This doesn’t mean the Law is necessarily right, either. There are several examples above where doing the right thing could easily involve breaking the law.

We are comfortable with the idea of imposing our will on those not capable of making good decisions for themselves (children and the mentally impaired). But what about the 17 year old about to get into a car with a drunk driver. Does it make a difference if they’re not our offspring? What about brainwashed (psychologically dependent) friends? Should neighbours be allowed to throw themselves to their deaths, deliberately or for reasons we don’t accept or understand? And where does suicide become euthanasia? Euthanasia is a hot topic in Humanist discussion. Many argue that active euthanasia can sometimes be the only humane option. Would you be that humane?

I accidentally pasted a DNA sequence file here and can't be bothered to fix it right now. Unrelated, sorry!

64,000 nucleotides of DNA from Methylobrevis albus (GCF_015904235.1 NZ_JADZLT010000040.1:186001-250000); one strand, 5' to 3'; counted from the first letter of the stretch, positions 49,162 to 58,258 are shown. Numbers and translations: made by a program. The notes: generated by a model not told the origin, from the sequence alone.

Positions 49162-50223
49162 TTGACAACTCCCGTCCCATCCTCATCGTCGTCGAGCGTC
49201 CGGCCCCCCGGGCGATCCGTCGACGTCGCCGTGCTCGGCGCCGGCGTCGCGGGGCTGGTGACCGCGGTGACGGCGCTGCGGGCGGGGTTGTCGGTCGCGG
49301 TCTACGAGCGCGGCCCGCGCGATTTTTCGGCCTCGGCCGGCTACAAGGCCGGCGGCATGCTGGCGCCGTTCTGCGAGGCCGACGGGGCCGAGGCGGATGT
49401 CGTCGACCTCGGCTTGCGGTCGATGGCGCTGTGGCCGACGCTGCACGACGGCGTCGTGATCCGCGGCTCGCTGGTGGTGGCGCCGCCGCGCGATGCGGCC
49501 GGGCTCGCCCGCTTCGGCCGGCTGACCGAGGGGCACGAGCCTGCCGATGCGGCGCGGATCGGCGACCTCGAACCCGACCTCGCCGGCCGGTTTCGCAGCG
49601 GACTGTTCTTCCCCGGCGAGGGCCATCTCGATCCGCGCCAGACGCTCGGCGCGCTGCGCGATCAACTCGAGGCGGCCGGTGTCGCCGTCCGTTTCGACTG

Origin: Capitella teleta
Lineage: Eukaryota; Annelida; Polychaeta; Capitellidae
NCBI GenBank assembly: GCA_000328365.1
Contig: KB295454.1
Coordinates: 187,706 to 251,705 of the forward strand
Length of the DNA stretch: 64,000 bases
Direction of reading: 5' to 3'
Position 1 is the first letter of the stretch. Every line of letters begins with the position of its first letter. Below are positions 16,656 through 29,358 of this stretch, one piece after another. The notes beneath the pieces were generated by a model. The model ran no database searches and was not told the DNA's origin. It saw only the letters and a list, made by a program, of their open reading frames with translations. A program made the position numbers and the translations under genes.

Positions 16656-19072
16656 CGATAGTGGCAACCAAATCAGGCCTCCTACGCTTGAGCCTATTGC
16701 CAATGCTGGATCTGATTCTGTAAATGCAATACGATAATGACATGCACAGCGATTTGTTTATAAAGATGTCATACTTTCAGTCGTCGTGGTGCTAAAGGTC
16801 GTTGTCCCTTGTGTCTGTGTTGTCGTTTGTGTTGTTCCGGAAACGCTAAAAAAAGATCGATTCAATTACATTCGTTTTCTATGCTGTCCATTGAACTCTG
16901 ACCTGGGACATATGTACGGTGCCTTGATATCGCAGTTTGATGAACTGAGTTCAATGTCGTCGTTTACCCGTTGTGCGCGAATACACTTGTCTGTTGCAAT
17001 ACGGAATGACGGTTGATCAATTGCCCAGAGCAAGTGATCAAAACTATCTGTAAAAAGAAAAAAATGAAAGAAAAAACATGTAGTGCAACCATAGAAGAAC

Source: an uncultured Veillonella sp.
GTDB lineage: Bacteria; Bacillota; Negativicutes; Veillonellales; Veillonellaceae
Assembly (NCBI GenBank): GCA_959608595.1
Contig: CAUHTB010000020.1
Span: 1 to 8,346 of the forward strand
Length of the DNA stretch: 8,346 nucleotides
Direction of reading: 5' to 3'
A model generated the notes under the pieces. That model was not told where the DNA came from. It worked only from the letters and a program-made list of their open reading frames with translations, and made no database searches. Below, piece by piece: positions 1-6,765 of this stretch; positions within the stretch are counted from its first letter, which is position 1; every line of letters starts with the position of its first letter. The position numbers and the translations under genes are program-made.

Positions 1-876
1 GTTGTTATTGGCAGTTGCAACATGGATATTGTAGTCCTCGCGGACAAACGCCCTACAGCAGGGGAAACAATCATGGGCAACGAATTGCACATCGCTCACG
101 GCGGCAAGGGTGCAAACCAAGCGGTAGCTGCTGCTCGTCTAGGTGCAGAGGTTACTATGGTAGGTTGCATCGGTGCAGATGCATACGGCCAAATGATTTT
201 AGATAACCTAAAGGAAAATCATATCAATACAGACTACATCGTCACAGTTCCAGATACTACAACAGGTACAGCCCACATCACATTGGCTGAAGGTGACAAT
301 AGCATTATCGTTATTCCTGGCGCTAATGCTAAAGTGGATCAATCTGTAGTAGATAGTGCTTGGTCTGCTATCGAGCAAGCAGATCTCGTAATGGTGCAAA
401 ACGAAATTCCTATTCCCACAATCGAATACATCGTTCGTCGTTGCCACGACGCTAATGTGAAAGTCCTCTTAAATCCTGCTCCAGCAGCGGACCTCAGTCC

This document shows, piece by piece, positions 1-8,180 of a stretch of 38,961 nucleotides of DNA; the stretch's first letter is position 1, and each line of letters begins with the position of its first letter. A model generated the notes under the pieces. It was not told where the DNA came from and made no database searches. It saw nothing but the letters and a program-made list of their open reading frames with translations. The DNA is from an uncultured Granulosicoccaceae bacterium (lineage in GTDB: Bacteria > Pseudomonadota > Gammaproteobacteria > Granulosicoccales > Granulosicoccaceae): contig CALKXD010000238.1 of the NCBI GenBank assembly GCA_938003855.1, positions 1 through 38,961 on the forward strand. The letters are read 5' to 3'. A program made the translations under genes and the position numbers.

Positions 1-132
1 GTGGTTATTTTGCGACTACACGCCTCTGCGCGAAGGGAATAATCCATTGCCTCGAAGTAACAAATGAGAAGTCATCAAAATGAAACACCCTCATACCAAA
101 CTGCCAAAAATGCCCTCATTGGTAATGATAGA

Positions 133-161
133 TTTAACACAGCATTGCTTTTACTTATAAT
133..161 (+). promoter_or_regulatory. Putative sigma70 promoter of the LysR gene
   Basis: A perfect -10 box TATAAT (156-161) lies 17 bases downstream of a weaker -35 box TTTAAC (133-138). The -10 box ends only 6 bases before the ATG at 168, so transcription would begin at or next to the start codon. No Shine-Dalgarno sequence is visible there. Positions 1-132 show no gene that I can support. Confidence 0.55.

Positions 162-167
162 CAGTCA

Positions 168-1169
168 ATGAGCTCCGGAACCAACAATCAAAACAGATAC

There are three hurdles a person has to cross before they act in these circumstances.

  1. They have to know something is wrong. People won’t resist a police state if they believe it to be the way things are supposed to be. Ignorance and naivety can make people think they don’t have to do something. Humanists acting according to the way things “should” be with no regard to how things ARE are guilty of this.

  2. They have to know they can do something. The best way to keep a captive is to make them believe they can’t escape. The subset of people in history who haven’t had a right to defend themselves against another group were called slaves. Take away a person’s choices, and that’s where it leads. People without recourse are the victims to those with no conscience. Those of us who are suitably fit can use force and violence: we have no excuses, here.